Monash University researchers develop AI tool for drug discovery

By Our Reporter
Physicochemical graph neural network for learning protein-ligand interaction fingerprints from sequence data

A new artificial intelligence (AI) tool, PSICHIC, developed by researchers at Monash University, is set to transform the landscape of drug discovery by making virtual screening more efficient and cost-effective. This breakthrough aims to enhance scientists’ ability to identify potential new medicines swiftly and accurately.

Current computational methods in drug discovery have limitations, particularly in predicting the strength of interactions between molecules and proteins. These interactions are crucial for identifying viable drug candidates. PSICHIC (PhySIcoCHemICal) addresses this gap by leveraging AI to decode protein-molecule interactions using sequence data alone, bypassing the need for costly 3D structures.

Published in Nature Machine Intelligence, the study showcases PSICHIC’s capability to perform with state-of-the-art accuracy. This tool eliminates the need for less accurate and expensive processes, such as 3D modelling, by using AI to analyse sequence data. Dr Lauren May from the Monash Institute of Pharmaceutical Sciences (MIPS) highlighted PSICHIC’s effectiveness in screening new drug candidates and conducting selectivity profiling.

Dr May shared that experimental and AI predictions of a large compound library against the A1 receptor—a potential therapeutic target for various diseases—proved PSICHIC’s ability to identify novel drug candidates. Additionally, PSICHIC could distinguish the functional effects of the compounds, providing insights into how these drugs might interact within the body.

Professor Geoff Webb from Monash’s Department of Data Science and Artificial Intelligence, who led the development, noted that while existing methods for predicting protein-molecule interactions are expensive and limited, PSICHIC offers a more affordable and accurate alternative. By eliminating the need for high-resolution 3D structures, PSICHIC significantly enhances the efficiency of drug screening.

Dr Lauren May, co-lead author from the Monash Institute of Pharmaceutical Sciences, said the team has already demonstrated that PSICHIC can effectively screen new drug candidates and perform selectivity profiling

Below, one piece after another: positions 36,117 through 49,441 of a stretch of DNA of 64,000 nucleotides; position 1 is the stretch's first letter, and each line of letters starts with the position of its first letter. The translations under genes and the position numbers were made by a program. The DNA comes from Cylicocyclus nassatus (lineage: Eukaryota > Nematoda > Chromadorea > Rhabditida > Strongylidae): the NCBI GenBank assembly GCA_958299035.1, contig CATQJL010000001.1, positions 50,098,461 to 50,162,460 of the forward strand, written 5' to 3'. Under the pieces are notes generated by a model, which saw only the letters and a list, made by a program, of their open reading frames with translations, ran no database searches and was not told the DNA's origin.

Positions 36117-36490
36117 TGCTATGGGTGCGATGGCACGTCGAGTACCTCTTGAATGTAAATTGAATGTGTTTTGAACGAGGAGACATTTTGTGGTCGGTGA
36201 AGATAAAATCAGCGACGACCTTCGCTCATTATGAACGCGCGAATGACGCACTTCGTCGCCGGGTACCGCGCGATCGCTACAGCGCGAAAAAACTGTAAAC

Dr Anh Nguyen, a co-lead author from MIPS with expertise in AI and drug-receptor interactions, underscored the importance of these interactions in biological processes and drug efficacy. AI’s role in improving affordability and accuracy in drug discovery is rapidly expanding, and PSICHIC’s innovative approach addresses many of the challenges faced by traditional methods.

PhD candidate Huan Yee Koh, from Monash’s Faculty of Information Technology, pointed out that many AI systems rely on pattern matching, which can limit their ability to discover new drugs. PSICHIC overcomes this by incorporating physicochemical constraints into its AI model, allowing it to decode protein-ligand interactions from sequence data without requiring costly structures.

Professor Shirui Pan from Griffith University emphasised PSICHIC’s accessibility, as it only requires sequence data. This approach provides a more faithful representation of protein-molecule interactions, closing the performance gap between sequence-based and structure-based methods.

The PSICHIC team has made their data, code, and optimised model available to the scientific community, promoting further research and development in this field. More information can be found at

For those interested in the detailed study, titled “Physicochemical graph neural network for learning protein-ligand interaction fingerprints from sequence data,” it is available for reading. Co-lead authors Professor Geoff Webb and Dr Lauren May are open for interviews to discuss their groundbreaking work.

The PSICHIC team has made their data, code, and optimised model available to the broader scientific community. Visit for more information.

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